In a move that will be applauded by parents groups - and should be copied by other states - Washington's senate last week passed a bill that requires young athletes with head injuries to get a medical assessment before being allowed back into games. The Washington state house had already passed such a bill.
Concussions among young players - how they are sometimes ignored by players and dismissed as inconsequential by coaches - have been getting much attention nationally. In Washington, the issue gained prominence in 2006 when a junior high school student, Zack Lystedt, suffered two head injuries one after another during a football workout. Zack suffered brain damage from the blows and still has trouble walking.
Troubling questions in cases such as Zack's are: Did the adults in charge recognize the signs of a concussion? Send a clear message to kids that blows to the head are serious business? Insist that they speak up at the first sign of a concession - dizziness, blurred vision and so on?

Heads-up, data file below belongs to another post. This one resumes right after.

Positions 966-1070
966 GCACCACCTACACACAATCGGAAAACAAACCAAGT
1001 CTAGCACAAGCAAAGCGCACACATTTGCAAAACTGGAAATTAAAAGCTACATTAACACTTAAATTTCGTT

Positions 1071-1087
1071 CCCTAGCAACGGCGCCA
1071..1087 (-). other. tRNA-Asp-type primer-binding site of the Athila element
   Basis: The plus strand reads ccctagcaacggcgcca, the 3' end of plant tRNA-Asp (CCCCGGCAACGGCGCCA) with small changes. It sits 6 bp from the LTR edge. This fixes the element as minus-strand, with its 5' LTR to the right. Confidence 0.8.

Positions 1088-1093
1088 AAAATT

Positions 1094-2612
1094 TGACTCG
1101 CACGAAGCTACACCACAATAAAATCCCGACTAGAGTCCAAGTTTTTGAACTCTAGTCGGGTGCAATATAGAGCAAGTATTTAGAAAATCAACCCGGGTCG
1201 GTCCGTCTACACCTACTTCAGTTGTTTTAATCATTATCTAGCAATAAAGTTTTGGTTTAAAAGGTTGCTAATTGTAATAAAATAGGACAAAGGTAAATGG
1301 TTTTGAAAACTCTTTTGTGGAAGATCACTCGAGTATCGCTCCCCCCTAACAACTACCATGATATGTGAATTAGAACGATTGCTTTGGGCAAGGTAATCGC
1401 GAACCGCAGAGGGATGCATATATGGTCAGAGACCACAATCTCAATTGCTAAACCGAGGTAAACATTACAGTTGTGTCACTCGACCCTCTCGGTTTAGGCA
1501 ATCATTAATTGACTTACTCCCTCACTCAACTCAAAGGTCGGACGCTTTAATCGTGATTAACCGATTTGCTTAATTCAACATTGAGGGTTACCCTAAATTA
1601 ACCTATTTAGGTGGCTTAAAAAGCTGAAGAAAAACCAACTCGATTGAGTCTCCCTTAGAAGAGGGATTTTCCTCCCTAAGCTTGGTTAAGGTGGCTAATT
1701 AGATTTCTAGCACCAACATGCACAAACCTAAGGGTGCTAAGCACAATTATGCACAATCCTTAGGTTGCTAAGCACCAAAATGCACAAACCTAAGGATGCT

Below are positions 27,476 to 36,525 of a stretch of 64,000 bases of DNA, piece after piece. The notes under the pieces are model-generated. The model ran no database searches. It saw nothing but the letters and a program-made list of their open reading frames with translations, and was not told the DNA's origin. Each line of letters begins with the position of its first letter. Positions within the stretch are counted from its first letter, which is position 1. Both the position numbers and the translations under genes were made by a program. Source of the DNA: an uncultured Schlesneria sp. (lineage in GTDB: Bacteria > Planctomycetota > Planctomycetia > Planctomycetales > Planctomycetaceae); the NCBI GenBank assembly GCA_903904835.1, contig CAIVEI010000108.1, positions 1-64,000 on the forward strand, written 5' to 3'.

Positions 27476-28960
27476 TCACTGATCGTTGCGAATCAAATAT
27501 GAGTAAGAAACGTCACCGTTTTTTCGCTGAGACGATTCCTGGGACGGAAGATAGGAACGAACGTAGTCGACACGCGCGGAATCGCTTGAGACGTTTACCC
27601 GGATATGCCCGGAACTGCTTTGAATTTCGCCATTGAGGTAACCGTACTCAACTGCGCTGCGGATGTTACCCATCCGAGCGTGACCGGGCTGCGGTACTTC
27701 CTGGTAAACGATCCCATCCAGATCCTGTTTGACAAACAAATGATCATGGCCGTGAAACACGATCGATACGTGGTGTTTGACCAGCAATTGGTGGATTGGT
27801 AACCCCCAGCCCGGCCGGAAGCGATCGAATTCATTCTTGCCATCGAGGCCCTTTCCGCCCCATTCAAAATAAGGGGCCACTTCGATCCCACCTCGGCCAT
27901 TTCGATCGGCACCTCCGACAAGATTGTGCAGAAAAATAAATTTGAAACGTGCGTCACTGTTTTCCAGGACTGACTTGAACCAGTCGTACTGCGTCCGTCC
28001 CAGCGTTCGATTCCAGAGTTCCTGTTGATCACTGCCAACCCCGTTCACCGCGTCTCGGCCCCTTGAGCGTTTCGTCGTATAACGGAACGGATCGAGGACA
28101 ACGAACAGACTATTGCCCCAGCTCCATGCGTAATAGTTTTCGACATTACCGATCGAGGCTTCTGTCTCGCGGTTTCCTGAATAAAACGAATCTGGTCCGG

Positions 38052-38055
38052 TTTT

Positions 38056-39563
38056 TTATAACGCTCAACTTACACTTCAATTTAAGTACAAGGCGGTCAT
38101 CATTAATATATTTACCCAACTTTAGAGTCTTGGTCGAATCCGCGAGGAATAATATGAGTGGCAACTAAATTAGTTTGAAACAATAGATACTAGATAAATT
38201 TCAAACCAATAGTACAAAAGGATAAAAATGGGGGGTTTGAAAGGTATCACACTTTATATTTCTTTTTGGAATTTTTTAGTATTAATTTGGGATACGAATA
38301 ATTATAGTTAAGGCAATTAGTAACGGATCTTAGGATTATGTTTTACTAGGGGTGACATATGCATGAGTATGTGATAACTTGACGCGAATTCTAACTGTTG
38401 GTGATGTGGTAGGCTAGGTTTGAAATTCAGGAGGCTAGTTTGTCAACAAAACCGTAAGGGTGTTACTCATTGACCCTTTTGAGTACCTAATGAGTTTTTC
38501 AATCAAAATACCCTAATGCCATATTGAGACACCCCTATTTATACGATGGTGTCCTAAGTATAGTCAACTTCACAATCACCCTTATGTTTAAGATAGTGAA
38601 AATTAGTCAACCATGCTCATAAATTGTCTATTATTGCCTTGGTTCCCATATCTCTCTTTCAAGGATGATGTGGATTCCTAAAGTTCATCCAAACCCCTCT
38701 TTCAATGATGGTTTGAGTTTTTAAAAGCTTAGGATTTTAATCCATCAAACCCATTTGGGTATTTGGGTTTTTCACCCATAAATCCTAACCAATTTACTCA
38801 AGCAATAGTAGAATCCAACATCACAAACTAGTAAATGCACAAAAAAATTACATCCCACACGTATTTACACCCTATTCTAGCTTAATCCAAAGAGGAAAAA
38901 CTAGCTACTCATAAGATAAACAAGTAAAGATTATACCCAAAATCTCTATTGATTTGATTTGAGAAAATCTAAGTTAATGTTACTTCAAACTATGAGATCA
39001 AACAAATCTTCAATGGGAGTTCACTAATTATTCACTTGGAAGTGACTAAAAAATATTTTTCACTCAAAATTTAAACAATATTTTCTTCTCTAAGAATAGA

The best story I've read on the subject is one of the first, by Alan Schwarz of the New York Times. Alan has written about this issue at many levels of sports, from the National Football League to sports for kids. In this piece, he recounts incidents in which coaches clearly did not see the greater danger. In one case, after a football player suffers a suspected concussion and is ordered out of the game by a doctor, a high school coach instructs the player to change jersey numbers so he can re-enter the game secretly. A fine piece of reporting, and a disturbing story.
Thank you Doug Abrams.